Shares Of Google Parent Company Drops Even Though It Surpassed Revenue And Profit Estimates


Alphabet, the parent company of Google, surpassed consensus estimates in the company’s fourth-quarter results that it released tonight. It exceeded the expectations for both revenue and profit.

The tech titan reported net income amounting to $8.9 billion (£6.8 billion). It marked a turnaround from the reported $3 billion loss in 2017 when it recorded a one-off tax charge that amounted to $9.9 billion. The results outperformed the average analyst prediction of $7.7 billion which was collated by S&P Global Market Intelligence.

The revenue during the busy holiday quarter increased by 21.5 percent to $39.3 billion, surpassing the estimates of $38.9 billion.

However, the share price of Google dropped by more than three percent in after-hours trading, as it reported increasing costs in its money-making advertising business. The traffic acquisition costs, the fees that Google pays firms such as Apple just to be its default search engine, increased by 13 percent in the last quarter alone to reach $7.4 billion.

As a whole, advertising revenue rose by 20 percent from the previous year to reach $32.6 billion. The amount earned per click of Google dropped by 29 percent over the same period, giving rise to concerns that the company may be losing its dominance in ad pricing to its rivals.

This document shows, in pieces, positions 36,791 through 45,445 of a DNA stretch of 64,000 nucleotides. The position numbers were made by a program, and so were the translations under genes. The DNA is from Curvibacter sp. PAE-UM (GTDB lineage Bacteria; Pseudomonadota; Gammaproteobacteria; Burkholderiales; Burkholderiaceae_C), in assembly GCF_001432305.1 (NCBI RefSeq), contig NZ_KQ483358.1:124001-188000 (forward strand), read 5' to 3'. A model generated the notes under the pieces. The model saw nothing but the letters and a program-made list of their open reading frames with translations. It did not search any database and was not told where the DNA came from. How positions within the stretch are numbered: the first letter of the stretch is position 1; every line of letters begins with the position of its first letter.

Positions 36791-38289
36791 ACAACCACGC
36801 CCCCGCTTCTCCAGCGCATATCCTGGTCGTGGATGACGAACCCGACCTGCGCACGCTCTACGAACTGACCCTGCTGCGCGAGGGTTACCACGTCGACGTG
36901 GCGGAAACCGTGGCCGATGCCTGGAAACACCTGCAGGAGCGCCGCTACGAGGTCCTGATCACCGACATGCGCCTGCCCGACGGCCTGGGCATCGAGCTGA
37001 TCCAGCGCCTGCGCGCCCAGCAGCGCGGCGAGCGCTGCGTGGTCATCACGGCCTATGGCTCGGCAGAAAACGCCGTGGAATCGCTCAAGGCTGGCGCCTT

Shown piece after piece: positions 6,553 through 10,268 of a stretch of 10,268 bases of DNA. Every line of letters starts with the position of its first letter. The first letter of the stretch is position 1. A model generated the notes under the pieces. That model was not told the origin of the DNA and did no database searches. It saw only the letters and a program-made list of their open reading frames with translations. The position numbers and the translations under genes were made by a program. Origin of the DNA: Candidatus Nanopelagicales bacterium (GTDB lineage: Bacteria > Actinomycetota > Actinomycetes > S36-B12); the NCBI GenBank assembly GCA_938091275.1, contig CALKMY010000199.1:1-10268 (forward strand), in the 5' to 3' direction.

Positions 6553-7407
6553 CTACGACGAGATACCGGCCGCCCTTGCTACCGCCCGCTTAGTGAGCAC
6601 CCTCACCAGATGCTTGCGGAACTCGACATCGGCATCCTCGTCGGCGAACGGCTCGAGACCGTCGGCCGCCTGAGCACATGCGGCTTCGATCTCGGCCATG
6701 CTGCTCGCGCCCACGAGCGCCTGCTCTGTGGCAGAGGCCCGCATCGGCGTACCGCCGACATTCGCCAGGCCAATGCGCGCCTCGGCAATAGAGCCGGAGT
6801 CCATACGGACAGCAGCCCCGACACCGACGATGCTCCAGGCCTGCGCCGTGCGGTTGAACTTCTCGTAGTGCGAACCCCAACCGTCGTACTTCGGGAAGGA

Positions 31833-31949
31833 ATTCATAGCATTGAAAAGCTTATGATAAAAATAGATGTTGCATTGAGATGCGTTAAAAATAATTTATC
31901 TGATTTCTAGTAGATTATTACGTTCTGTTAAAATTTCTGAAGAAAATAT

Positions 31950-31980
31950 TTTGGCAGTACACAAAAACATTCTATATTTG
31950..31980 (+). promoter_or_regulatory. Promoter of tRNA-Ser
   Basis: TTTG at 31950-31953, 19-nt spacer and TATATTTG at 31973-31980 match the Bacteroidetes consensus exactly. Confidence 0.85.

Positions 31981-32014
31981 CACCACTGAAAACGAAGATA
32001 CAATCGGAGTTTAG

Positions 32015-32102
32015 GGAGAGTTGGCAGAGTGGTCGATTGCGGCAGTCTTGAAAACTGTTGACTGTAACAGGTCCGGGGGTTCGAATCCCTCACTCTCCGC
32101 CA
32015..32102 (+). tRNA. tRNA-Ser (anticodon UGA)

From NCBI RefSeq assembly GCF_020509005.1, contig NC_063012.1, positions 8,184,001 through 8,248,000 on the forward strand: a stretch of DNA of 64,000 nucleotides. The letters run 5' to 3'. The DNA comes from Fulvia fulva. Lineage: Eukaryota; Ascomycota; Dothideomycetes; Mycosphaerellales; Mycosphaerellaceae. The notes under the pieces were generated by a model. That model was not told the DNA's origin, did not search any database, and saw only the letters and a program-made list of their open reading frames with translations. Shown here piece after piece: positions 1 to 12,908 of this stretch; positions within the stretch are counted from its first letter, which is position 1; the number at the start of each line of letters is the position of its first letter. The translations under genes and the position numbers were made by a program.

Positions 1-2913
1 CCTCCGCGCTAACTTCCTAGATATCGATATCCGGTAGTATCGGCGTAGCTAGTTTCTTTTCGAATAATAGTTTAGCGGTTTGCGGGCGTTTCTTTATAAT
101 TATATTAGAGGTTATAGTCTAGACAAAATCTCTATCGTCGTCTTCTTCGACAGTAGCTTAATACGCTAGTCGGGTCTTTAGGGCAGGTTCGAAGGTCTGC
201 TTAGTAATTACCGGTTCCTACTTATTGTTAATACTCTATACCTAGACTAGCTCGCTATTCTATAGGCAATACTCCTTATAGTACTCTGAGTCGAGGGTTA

It also reported a doubling of capital expenditure to just above $7 billion, an increase from the $5.6 billion that was recorded in the same period in 2017.

The “other revenues” segment of the company, which includes cloud business and hardware sales of Google, increased to $6.5 billion in the fourth quarter, edging above the estimates of $6.4 billion.

Ruth Porat, the chief financial officer of Alphabet, said that the company will be making “focused investments” in its talent and product infrastructure in the coming months. The headcount in the company primarily grew in its cloud segment, increasing to nearly 99,000 employees over all from the 80,000 a year ago.

The chief investment officer at London-based private investment office J. Stern & Co, Christopher Rossbach, stated: “Alphabet is one of the most consistent large cap companies in the world with this quarter proving no exception.”

Meanwhile, the equity analyst at Hargreaves Lansdown, George Salmon, said that the higher-than-expected capital expenditure of Google is “concerning.”

He noted: “While the core business is still growing impressively, the significant spending shows growth isn’t quite as capital light as had been hoped.”

He continued: “Still, Alphabet generated $5.9bn in free cash flow this quarter. That means its cash pile is nearing $100bn, so it clearly has the financial firepower to go toe-to-toe with rivals like Amazon, who Alphabet is up against in cloud computing, and increasingly in the core advertising business too.”